James R. Lovett v. Arkansas Federal Credit Union

Annotate this Case









December 8, 2004





Larry D. Vaught, Judge

In this one-brief appeal, Lovett contends that Arkansas Federal Credit Union (AFCU) was estopped from relying on a reaffirmation agreement that he executed to AFCU after his personal bankruptcy. We disagree and affirm the judgment of the circuit court.

On June 17, 2002, AFCU filed a complaint against Lovett asserting that he owed $45,741.45, plus costs, pre-judgment interest, and post-judgment interest based on a loan that he received-secured by his home-from AFCU. The complaint alleged that the debt was past due and owing, that AFCU had made numerous requests of Lovett to bring the account current, and that he failed to respond or comply with the debt. AFCU proved the debt by introducing a reaffirmation agreement that Lovett and his attorney signed on May 3, 2001. The reaffirmation of Lovett's debt to AFCU followed his filing for bankruptcy protection in federal court.

In his answer, Lovett asserted the defense of estoppel. Specifically, he claimed that AFCU advised him that its mortgage was the first mortgage on his home. According to Lovett, based on this representation, he agreed to enter into a reaffirmation agreement with the lender in order to save his home. However, subsequent to his reaffirmation of the debt it was determined that AFCU in fact had the second mortgage on the property. Based on this fact, Lovett asked the circuit court to dismiss AFCU's complaint "based on estoppel or intentional misrepresentation of fact," because he would not have entered into the agreement if AFCU had acknowledged that it had the second-not the first-mortgage on his home.

The circuit court rejected Lovett's claim of estoppel, specifically noting evidence presented-testimony of AFCU loan officer Nina Furman-that indicated Lovett was made aware of AFCU's mistaken belief that it had the first mortgage before the reaffirmation agreement was signed and returned to the lender. The court also imputed much of AFCU's initial confusion to Lovett based on his misrepresentation on the AFCU loan agreement that no money whatsoever was owed on his property to any other person, firm, or corporation. This statement was made despite the fact that, on December 1, 1997, Lovett secured a $48,047 loan from Money Tree (now Home Equity) with the same real property that he later pledged to AFCU. The circuit court awarded AFCU the full debt amount, together with pre-judgment interest of 6%, and post-judgment interest of 10%, plus costs associated with the action. Lovett appeals the judgment, arguing that AFCU should not have been allowed to rely on an agreement that it fraudulently induced.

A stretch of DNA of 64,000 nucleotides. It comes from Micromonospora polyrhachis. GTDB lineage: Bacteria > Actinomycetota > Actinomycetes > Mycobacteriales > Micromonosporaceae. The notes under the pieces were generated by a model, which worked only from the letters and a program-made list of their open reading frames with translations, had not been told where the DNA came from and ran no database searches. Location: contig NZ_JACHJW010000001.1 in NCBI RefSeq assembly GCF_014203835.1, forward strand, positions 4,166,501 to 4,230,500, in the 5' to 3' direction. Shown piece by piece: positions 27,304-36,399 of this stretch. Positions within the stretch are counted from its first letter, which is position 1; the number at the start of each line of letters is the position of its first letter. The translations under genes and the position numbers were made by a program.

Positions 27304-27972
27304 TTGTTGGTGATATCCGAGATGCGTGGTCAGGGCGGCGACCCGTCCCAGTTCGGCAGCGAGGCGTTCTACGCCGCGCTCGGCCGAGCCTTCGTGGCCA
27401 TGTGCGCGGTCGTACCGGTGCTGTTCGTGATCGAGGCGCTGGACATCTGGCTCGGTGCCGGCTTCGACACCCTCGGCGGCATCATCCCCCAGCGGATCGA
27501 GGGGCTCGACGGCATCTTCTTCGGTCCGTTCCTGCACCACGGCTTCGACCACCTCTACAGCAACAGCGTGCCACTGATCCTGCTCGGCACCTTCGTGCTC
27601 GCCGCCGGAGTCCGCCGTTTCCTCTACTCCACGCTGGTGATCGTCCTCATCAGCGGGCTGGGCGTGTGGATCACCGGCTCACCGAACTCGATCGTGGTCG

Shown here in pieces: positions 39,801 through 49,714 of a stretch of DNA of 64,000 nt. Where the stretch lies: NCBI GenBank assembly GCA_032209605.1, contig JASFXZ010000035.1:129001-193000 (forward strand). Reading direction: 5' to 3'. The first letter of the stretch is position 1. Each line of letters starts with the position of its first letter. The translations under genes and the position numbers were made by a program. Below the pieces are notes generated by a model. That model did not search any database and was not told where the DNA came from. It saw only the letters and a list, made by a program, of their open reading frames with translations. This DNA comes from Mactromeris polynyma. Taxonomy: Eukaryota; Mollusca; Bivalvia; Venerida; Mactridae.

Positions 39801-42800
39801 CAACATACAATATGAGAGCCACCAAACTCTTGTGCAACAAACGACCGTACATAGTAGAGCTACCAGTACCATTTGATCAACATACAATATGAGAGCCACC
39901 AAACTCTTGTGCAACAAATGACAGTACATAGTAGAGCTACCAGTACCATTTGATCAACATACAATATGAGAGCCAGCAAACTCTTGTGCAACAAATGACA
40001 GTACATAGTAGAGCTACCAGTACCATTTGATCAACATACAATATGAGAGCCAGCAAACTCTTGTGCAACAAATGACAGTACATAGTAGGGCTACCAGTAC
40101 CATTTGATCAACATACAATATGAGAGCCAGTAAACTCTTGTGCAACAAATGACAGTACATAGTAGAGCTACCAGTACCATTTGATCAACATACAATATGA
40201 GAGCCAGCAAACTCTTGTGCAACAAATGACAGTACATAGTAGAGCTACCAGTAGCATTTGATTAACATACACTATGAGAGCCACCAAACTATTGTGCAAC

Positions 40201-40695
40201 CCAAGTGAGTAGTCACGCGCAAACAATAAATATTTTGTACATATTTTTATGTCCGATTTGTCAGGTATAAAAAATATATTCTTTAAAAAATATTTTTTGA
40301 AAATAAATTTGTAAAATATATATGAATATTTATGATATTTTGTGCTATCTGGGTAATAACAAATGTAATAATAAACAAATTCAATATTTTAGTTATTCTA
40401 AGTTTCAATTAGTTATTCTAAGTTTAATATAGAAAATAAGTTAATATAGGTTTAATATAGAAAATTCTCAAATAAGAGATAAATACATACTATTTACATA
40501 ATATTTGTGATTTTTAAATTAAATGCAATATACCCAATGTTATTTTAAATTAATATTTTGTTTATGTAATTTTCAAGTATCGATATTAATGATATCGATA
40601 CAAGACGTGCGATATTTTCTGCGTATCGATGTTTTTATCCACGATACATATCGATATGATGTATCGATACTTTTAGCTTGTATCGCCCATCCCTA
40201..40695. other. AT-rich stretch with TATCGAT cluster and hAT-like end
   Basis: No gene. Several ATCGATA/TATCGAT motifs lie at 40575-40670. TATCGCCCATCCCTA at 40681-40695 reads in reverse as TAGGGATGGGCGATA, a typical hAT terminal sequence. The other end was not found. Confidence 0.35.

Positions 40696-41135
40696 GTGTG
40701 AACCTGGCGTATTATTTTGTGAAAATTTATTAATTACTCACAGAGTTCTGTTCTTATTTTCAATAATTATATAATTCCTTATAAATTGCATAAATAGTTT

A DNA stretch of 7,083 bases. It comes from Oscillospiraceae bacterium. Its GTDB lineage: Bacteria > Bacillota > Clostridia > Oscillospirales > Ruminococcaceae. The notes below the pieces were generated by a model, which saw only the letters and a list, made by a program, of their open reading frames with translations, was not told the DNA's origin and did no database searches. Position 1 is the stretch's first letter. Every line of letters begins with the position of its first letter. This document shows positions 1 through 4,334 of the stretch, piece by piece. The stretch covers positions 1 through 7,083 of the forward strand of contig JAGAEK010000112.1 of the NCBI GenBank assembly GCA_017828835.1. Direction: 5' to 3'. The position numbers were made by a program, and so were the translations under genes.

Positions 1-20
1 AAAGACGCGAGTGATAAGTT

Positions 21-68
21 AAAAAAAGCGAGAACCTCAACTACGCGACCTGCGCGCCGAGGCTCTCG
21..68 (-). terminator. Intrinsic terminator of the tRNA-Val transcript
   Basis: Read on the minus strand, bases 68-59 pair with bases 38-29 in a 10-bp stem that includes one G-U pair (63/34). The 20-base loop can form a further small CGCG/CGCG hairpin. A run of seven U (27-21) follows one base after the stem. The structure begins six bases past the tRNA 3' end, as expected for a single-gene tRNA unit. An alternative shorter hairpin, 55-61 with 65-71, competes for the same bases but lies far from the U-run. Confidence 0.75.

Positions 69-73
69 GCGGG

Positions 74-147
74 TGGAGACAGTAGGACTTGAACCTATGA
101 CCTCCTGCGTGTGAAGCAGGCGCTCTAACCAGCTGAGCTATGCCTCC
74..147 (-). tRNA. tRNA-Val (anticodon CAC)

The circuit court's decision that AFCU was not estopped from relying on the reaffirmation agreement executed by Lovett will be upheld unless it is clearly against the preponderance of the evidence. First Bank of Crosset v. Phillips, 13 Ark. App. 157, 681 S.W.2d 408 (1984).There are four elements necessary for a finding of estoppel: (1) the partyto be estopped must know the facts; (2) the party to be estopped must intend that the conduct be acted on or must act so that the party asserting the estoppel had a right to believe it was so intended; (3) the party asserting the estoppel must be ignorant of the facts; (4) the party asserting the estoppel must rely on the other's conduct and be injured by that reliance. Ark. Dep't of Human Servs. v. Estate of Lewis, 325 Ark. 20, 922 S.W.2d 712 (1996).

The testimony established that Furman did make an error in the cover letter that she attached to the reaffirmation agreement prepared on April 26, 2000. She indicated in her cover letter that AFCU believed that it had the first mortgage on Lovett's property. However, she testified that almost immediately after writing the letter, she realized her error and called and discussed the mistake with Mr. Lovett or Ms. Lovett on three separate occasions-all prior to the signing and filing of the reaffirmation agreement. In response, Lovett makes a credibility argument. He asserts that the only evidence presented that AFCU (or its representative) acknowledged the error prior to his signing of the agreement is the oral testimony of Furman. He further notes that her testimony was based on her personal notes and that she failed to offer any further proof-like a written letter-rescinding her prior assertion that AFCU held the first mortgage on his home.

The circuit court believed Furman's testimony and concluded that Lovett failed to establish even a prima facie case of estoppel. Because Lovett's estoppel claim is dependent on a converse credibility determination as to the misrepresentation (and the cure thereof), we must review the circuit court's credibility finding. In this review, we give due deference to the circuit court's superior position to determine the credibility of the witnesses and the weight to be accorded to their testimony. Owners Assoc. of Foxcroft Woods, Inc. v. Foxglen Assocs., 346 Ark. 354, 57 S.W.3d 187 (2001). Disputed facts and determinations of witness credibility are within the province of the fact-finder. Id. The circuit court found Furman's testimony to be credible, and our own review of the record is not in marked disagreement with this finding. Accordingly, because the circuit court's decision that Lovett failed to establish an estoppel defense is not against the preponderance of the evidence, we affirm.


Pittman and Hart, JJ., agree.